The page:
Early Origins of the Whitefoot family
The surname Whitefoot was first found in Renfrewshire
(Gaelic: Siorrachd Rinn Friù), a historic county of Scotland
, today encompassing the Council Areas of Renfrew
, East Renfrewshire
, and Iverclyde, in the Strathclyde region of southwestern Scotland, where they held a family seat
on the lands of Whiteford, on the River Cart, about three miles north of Paisley.
Early History of the Whitefoot family
This web page shows only a small excerpt of our Whitefoot research.Another 152 words (11 lines of text) covering the years 1263, 1296, 1489, 1489, 1558, 1688, 1542, 1581, 1647 and 1635 are included under the topic Early Whitefoot History in all our PDF Extended History products and printed products wherever possible.
Whitefoot Spelling Variations
of this family name include: Whiteford, Whitefoord, Whiteforde, Whitford and others.
Early Notables of the Whitefoot family (pre 1700)
Another 44 words (3 lines of text) are included under the topic Early Whitefoot Notables in all our PDF Extended History products and printed products wherever possible.
Migration of the Whitefoot family to the New World and Oceana
Some of the first settlers of this family name or some of its variants were: John Whiteford settled in Philadelphia, Pa. in 1854; James Whiteford settled in New York in 1845; several Whitfords settled in San Francisco, Cal. in 1850..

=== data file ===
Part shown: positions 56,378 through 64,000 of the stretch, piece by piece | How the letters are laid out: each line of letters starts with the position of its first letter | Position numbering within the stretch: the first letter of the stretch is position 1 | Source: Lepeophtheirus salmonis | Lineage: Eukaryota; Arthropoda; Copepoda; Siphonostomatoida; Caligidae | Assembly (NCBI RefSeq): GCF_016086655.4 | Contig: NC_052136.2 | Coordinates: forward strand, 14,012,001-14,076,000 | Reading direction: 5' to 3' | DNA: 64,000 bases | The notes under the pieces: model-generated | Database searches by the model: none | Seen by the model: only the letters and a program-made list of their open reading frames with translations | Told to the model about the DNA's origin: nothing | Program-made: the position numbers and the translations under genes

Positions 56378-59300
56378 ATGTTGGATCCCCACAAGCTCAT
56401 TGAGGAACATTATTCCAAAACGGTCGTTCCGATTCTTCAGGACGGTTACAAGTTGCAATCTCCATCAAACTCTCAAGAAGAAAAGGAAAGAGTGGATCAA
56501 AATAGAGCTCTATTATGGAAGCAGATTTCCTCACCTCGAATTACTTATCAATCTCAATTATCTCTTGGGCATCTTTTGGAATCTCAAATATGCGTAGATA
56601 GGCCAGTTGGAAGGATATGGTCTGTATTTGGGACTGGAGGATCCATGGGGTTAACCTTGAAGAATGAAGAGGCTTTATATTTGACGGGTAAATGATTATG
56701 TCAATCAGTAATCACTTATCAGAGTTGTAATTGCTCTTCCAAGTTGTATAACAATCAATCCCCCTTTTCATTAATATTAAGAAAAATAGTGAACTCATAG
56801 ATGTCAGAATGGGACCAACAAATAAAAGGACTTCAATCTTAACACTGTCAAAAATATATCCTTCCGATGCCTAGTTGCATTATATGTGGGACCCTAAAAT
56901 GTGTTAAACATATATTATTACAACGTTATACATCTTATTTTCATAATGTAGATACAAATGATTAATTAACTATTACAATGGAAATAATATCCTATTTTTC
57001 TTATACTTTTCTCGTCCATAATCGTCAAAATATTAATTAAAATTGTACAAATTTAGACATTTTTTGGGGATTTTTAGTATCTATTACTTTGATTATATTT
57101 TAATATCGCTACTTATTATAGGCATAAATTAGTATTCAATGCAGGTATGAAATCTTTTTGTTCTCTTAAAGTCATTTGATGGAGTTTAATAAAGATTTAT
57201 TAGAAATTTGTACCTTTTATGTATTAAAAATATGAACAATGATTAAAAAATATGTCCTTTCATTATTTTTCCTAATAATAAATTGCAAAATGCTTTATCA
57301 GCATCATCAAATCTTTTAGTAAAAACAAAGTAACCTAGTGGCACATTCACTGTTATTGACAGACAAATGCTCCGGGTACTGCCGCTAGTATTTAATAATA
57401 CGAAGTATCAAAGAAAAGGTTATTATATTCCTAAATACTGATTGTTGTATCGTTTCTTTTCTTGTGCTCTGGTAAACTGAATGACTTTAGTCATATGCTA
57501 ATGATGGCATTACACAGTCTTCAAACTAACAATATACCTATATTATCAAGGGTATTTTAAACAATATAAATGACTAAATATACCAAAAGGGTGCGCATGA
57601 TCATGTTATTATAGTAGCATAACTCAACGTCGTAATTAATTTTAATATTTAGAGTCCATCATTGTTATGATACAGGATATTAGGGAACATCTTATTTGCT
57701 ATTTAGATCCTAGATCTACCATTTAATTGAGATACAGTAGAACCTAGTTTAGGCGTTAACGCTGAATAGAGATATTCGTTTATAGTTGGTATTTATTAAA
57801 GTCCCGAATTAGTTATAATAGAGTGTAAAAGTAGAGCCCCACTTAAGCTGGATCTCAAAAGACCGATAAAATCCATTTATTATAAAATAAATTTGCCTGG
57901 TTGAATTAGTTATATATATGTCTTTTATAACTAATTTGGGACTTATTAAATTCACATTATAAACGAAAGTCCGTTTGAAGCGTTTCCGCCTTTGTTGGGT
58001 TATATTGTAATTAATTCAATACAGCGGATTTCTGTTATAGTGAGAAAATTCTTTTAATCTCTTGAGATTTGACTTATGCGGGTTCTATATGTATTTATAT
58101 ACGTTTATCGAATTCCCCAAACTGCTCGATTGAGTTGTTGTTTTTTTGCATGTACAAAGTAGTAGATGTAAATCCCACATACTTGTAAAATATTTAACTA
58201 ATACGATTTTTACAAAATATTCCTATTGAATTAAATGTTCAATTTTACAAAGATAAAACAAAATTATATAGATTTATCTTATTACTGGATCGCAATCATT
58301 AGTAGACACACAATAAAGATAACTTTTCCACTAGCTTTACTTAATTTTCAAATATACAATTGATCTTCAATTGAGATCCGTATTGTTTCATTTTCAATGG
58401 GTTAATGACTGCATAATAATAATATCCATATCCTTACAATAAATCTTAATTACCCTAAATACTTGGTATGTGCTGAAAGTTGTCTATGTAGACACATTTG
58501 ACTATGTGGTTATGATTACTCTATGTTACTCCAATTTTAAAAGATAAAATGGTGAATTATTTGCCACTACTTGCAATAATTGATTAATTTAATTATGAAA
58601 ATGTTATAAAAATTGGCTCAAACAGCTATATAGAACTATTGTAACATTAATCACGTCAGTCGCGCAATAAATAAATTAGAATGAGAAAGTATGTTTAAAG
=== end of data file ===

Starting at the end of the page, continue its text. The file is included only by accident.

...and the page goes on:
Contemporary Notables of the name Whitefoot (post 1700)
- Patricia Whitefoot, American Democrat politician, Delegate to Democratic National Convention from Washington, 2004, 2008 CITATION[CLOSE]
The Political Graveyard: Alphabetical Name Index. (Retrieved 2016, January 29) . Retrieved from http://politicalgraveyard.com/alpha/index.html
- Jeffrey "Jeff" Whitefoot (b. 1933), English former footballer who played from 1950 to 1967, Member of the England U-23 National Team in 1954
- Jeffrey Whitefoot (b. 1956), former Wales international rugby union player, Member of the Wales National Team in 1987
The Whitefoot Motto
The motto was originally a war cry or slogan. Mottoes first began to be shown with arms in the 14th and 15th centuries, but were not in general use until the 17th century. Thus the oldest coats of arms generally do not include a motto. Mottoes seldom form part of the grant of arms: Under most heraldic authorities, a motto is an optional component of the coat of arms, and can be added to or changed at will; many families have chosen not to display a motto.
Motto: Ubique aut Nusquam
Motto Translation: Everywhere or Nowhere.